A clear brief and the right materials are essential in bringing out the best in actors, says casting director Josclynne Kua.
INTERVIEW BY JO TAN
Published on 5 July 2016
INTERVIEW BY JO TAN
I actually began with producing, directing and researching for film and TV, and only started casting by chance. I was researching for the TV docudrama In Cold Blood five years ago, and they didn’t have a casting director, so I said, ‘Let me try’ and that’s when it all began.
Many companies think they can just get interns to conduct castings, but I don’t know if it’s something you can do well without some film experience. Casting directors have to communicate extensively with the creative and logistics team on the show, as well as the actors.
Firstly, I get materials for the actors to audition with, especially character biographies of the roles, and the script. You need to give a clear brief of what you’re looking for, because even good actors can be uncomfortable auditioning if they don’t know what to do. It’s unfortunate that many actors are resigned to potentially wasting their trip because they’re usually not told anything beyond to sit in front of the camera and read a few lines. Even if I don’t have the script, I write my own casting materials based on the information I have, or look for monologues online to help bring out performances. I also prepare two contrasting scenes or characters for the actors to show their range.
Next, I contact my database of candidates to come down for a casting. During the casting, I record different takes of the actors performing the material in different ways. I give them directions to steer them towards what the director is looking for, based on my previous conversations with the creative team. I also try to communicate in a way that makes the casting comfortable. Auditions can be very stressful for actors, and you want to bring out the best in them.
Treating actors with respect is important — casting is about building long-lasting relationships. It is useful to know actors well to understand what they can do, and be able to say, ‘You sounded a little tired in that take. I know you’re not like that usually. Would you like to try again?’ Plus, casting directors are on standby even after filming begins. In every production, there is almost always an issue that affects casting: the location becomes unavailable during a certain time; the actor that was cast can’t match those times; and unfortunately, production teams often think it’s easier to change cast than change location. You really need to rely on good relationships with your network of actors, so you can put out a call last minute and know that someone will say ‘yes’.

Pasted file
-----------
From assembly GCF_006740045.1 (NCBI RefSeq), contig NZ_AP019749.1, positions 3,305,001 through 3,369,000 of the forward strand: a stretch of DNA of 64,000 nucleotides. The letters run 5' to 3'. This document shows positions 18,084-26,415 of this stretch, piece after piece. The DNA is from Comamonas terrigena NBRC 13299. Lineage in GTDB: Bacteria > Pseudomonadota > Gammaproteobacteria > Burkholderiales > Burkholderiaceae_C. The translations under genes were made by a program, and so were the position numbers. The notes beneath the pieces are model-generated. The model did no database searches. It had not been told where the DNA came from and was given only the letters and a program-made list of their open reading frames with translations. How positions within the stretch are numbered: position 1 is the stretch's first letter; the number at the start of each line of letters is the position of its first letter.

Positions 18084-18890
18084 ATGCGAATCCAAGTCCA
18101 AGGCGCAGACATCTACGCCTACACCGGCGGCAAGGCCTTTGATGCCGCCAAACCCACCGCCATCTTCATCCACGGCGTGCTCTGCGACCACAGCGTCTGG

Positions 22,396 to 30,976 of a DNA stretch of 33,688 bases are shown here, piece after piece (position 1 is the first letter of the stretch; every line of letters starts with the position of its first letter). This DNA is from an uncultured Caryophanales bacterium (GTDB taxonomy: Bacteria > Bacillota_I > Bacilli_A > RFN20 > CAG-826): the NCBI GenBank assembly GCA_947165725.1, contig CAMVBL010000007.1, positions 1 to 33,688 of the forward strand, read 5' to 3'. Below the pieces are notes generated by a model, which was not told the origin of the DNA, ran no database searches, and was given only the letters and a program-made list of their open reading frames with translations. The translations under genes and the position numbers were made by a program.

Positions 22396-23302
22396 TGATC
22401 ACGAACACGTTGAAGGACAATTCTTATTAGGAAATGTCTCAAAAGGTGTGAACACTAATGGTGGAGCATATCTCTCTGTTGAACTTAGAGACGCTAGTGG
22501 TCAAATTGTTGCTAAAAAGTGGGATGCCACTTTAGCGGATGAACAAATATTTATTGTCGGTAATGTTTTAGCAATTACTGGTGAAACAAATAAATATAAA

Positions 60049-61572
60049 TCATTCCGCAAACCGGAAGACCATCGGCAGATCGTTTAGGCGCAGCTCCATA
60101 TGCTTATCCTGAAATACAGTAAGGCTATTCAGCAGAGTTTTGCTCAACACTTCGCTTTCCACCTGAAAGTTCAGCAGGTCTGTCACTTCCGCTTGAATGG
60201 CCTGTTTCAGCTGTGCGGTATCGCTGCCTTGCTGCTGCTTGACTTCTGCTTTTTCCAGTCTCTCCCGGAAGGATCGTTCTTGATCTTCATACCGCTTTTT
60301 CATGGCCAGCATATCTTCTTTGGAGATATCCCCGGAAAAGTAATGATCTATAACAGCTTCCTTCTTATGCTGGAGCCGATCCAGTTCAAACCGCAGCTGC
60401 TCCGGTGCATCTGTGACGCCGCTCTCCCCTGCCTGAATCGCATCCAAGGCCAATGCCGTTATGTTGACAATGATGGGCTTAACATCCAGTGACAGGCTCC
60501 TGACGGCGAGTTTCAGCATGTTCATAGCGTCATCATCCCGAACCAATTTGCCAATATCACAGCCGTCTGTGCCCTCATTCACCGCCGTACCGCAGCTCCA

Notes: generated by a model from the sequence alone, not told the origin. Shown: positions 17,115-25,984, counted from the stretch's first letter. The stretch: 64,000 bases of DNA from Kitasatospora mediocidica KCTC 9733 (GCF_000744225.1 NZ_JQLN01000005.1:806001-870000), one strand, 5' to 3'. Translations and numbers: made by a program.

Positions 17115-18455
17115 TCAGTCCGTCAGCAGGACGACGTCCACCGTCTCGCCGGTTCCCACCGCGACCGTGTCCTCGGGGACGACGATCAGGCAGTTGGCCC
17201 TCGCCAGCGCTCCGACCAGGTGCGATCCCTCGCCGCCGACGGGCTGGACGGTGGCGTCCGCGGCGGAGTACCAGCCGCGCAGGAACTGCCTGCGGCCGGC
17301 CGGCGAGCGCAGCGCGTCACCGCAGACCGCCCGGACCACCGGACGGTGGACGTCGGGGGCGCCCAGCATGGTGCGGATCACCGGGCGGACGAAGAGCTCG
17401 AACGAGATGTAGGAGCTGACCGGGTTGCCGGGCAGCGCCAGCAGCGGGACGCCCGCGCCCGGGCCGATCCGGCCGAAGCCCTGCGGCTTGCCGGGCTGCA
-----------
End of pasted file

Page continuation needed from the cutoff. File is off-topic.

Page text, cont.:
So it’s unfortunate that even in the film industry itself, people think that anyone can run castings. It requires experience and is quite exhausting. But it has been rewarding, especially when I can widen actors’ opportunities by giving them a chance to perform on platforms they haven’t experienced before. I watch theatre and productions in various languages, and I’m always looking for actors to introduce to directors. A good casting director knows how to present a good actor to the creative team, even if he or she is completely unknown. Some of the ‘unknowns’ I’ve previously cast are currently doing very well.
JOSCLYNNE KUA has worked in the capacity of casting director for a range of genres, including corporate videos, TV commercials, dramas and telemovies. She also specialises in casting for documentaries, info-educational and reality series, as well as docudramas where real-life people are profiled. She graduated with a Bachelor’s Degree (Media Arts and Production) from the University of Technology Sydney. Casting aside, Kua has produced, directed and researched for film and TV.